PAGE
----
The Rite of Saturn by Sor. H.P., 2002
Houngan, the Vodou priest. All white. Weapon: asson (gourd rattle)
Baron Samedi (Representative of Saturn) [his vevé]. Black top hat, black tailcoat and trousers, white shirt, purple brocade vest. String tie. Skull-handled cane. Mirror shades, cigar.
Erzulie (Mater Cœli) [her vevé]. Pink and pale blue.
Agoue (Brother Aquarius) [his vevé]. Blue and white.
Ogou Fer (Brother Capricornus) [his vevé]. Red scarves. Weapon: sword.
La Place, (the Choragogue)
Brother Capricornus Emissarius, (the scape-goat, literally)
Eight Probationers / Pallbearers.
SCENE. — The temple is decorated as the peristyle of a Vodou Hounfor, with the central axis pole (poitou mitan), and vevés of the Loa named above along with that of [Papa Legba].
The Baron begins the Rite offstage, in his coffin, with the Probationers ready.
The Rite of Saturn
The people are admitted. The Houngan begins by invoking Papa Legba, as follows:
Papa Legba ouvri bayé pou mwen, ago é! Atibon Legba ouvri bayé pou mwen, Ouvri bayé pou mwen papa, pou m pasé, Le'm retounen map remesi lwa yo.
English: Papa Legba open the gate for me, open! Atibon Legba open the gate for me, Open the gate for me papa, for me to pass, When I return, I will thank the lwa.
Legba nan bayé, Legba nan bayé, Legba nan bayé a, Se ou ki poté drapo, Se ou ki parey soley pou lwa yo.
English: Legba in the gate, Legba in the gate, Legba in the gate, It's you who carry the flag, It's you who shade the sun for the lwa.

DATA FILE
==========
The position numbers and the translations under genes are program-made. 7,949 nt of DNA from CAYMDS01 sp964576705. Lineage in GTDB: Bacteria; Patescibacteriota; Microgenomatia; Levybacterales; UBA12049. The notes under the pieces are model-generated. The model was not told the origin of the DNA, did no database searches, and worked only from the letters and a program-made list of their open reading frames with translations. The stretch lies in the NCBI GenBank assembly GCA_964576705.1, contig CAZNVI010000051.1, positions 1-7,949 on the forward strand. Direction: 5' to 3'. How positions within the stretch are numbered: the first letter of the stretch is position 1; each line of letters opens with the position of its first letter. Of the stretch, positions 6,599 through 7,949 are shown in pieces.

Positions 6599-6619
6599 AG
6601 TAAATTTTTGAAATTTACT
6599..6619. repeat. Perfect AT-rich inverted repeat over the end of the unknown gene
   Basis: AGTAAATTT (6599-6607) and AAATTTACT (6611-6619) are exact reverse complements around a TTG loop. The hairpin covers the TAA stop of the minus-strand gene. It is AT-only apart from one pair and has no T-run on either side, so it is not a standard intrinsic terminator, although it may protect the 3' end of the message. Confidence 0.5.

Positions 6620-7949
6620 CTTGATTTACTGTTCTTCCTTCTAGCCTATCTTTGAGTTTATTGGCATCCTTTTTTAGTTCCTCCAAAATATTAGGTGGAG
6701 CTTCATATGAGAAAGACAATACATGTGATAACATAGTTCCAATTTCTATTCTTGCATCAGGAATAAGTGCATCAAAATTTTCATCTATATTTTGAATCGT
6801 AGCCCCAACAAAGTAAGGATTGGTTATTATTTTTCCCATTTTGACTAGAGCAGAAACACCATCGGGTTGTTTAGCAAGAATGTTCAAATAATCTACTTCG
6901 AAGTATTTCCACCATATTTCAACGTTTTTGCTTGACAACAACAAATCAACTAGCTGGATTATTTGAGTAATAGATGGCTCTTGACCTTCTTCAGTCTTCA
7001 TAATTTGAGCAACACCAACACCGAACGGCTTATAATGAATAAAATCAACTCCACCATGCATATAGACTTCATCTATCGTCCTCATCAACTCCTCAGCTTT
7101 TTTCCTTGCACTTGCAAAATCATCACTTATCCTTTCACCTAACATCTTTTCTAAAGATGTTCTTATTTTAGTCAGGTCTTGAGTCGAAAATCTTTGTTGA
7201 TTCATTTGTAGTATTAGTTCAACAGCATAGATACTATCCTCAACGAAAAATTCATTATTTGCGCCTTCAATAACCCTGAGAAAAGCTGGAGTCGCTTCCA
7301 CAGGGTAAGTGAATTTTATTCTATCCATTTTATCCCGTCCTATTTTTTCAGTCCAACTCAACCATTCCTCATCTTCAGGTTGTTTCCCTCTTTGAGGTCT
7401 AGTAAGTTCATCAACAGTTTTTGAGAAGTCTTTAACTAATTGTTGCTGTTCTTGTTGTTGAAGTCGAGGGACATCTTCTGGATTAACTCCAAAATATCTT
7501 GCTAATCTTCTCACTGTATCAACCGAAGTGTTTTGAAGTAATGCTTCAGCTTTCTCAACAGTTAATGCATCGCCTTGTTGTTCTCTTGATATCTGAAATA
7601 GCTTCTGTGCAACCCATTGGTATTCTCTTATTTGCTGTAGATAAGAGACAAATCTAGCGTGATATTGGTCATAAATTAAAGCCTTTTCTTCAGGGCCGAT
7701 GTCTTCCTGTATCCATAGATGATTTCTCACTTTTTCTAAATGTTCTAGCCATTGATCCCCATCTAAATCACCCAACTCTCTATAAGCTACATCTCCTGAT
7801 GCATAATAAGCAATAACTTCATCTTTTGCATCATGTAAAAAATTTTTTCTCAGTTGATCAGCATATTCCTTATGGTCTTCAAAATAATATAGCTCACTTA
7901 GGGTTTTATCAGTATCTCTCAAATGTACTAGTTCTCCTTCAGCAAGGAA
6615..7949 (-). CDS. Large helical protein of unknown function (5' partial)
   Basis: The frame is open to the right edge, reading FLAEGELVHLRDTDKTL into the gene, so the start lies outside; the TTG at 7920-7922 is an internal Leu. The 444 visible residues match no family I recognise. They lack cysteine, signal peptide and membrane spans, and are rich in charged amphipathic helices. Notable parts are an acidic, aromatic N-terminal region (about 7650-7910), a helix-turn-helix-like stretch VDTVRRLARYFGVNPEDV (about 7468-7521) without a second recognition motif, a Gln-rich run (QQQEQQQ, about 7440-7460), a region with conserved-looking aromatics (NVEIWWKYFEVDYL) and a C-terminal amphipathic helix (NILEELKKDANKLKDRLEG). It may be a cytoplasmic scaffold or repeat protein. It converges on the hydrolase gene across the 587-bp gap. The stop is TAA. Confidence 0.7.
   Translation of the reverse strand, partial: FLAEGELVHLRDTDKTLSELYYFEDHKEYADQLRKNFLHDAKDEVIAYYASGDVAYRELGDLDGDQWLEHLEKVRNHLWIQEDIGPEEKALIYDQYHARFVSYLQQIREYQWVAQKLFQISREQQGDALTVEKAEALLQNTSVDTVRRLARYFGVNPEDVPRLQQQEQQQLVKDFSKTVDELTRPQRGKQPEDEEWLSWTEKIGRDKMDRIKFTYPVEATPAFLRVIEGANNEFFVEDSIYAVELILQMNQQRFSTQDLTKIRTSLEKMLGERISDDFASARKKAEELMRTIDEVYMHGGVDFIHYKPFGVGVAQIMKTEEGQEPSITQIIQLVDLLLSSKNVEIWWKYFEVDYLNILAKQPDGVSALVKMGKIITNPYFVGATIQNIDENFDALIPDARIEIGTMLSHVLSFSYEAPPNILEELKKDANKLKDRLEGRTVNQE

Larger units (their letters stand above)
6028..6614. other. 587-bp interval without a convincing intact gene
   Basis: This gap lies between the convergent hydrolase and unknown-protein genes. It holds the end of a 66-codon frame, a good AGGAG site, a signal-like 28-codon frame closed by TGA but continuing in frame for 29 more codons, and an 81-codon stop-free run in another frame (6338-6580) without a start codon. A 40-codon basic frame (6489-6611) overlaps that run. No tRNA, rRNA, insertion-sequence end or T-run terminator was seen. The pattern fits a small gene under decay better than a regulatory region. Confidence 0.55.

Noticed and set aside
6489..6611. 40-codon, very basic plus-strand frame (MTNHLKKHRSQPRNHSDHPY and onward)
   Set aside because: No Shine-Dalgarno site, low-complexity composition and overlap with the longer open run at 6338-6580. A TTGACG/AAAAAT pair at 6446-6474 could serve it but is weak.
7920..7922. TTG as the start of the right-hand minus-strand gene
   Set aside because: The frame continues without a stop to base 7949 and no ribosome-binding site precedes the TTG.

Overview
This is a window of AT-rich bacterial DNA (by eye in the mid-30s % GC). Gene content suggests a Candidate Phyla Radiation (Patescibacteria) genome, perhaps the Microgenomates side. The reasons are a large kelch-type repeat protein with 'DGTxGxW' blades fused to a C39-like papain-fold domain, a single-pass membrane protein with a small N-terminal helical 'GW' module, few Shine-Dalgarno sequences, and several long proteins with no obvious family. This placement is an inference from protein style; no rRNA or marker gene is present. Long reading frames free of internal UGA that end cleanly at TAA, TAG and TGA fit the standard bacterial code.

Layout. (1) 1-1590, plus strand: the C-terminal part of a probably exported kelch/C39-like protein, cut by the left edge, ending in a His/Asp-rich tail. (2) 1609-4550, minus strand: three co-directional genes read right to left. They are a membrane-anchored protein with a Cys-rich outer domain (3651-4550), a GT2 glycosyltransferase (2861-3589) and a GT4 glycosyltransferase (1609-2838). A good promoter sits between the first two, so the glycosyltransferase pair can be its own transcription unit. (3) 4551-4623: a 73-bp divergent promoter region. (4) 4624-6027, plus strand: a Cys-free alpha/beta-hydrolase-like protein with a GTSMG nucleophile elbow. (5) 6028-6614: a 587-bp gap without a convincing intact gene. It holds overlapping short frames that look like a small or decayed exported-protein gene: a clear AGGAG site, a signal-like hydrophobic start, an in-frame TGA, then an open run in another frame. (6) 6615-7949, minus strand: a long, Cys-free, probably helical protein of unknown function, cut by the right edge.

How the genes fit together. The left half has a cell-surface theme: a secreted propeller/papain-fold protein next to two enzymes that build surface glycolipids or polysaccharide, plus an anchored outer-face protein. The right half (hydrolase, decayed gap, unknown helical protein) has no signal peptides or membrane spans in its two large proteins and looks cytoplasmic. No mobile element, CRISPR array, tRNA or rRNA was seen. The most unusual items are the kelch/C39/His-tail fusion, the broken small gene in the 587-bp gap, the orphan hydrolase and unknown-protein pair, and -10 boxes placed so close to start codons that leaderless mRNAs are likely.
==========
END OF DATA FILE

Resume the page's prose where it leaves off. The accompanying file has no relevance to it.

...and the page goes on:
Oh Legba, We knock three times, please open the door! Oh Legba, We knock six times, please open the door! Oh Legba, We knock nine times, please open the door! Our knuckles are sore! Your rum is poured!
He places Legba's representative coco by the gate.
He then walks among the vevés, striking them gently with the asson to invoke the rest of
the Loa in the Rite, as follows:
[To the West]
Agwé Immamou, yé yé, all the riches of the sea are his the sunken treasures Alert the angels in the water beneath the mirror Oh, he will see, he will see Alert the angels down in the water, oh he will see Dissolved in that mighty water sunken treasures inside he knows where they lie, Agwé, yé, deep inside — captain the ship of the soul, lead us to those hidden riches.
[To the South]
When I remember Ogou Fer I must be strong to call Ogou Ogou drinks but is never drunk he drinks rum with guinea peppers he drinks rum and speaks fire His tongue is a sharp sword, Ogou the righteous fire in his mouth, fire in his eyes, fire in both hands Ogou came to the dance, graceful as flame dancing, fire in his legs, fire in his loins, fire in both feet Ogou's light is a sword in the hand Ogou's word is a hymn of justice Ogou's rage is a knife-edge of rapture.
[To the East]
Proud Erzulie, beautiful Erzulie, holds up her glass, what does she see? Lovely light shining in all directions, her reflection, pure perfection. She knows, Maitresse Erzulie, she knows all about gris-gris; she gets up that old snake, she, she knows well the grand zombi. O yé yé, chère Mamzelle, comme elle est bonne, comme elle est belle! Erzulie in the morning, Erzulie in the evening Erzulie behind, Erzulie before Erzulie above, Erzulie below Erzulie outside, Erzulie inside Erzulie right here, right now!
The Houngan then attempts to invoke the Baron, as follows.
[To the North]
Pou li Baron, Cimitié, Lakwa, Samedi. Vini nan karfou, dansé, blagé, ki esans lan mo' Aksepté nou ofrans, antré nan nou ké, nan nou bra, nan nou jam' kap maché la ba, sou li kar kwan, Papa tou mo' ki abité nan Cimitié.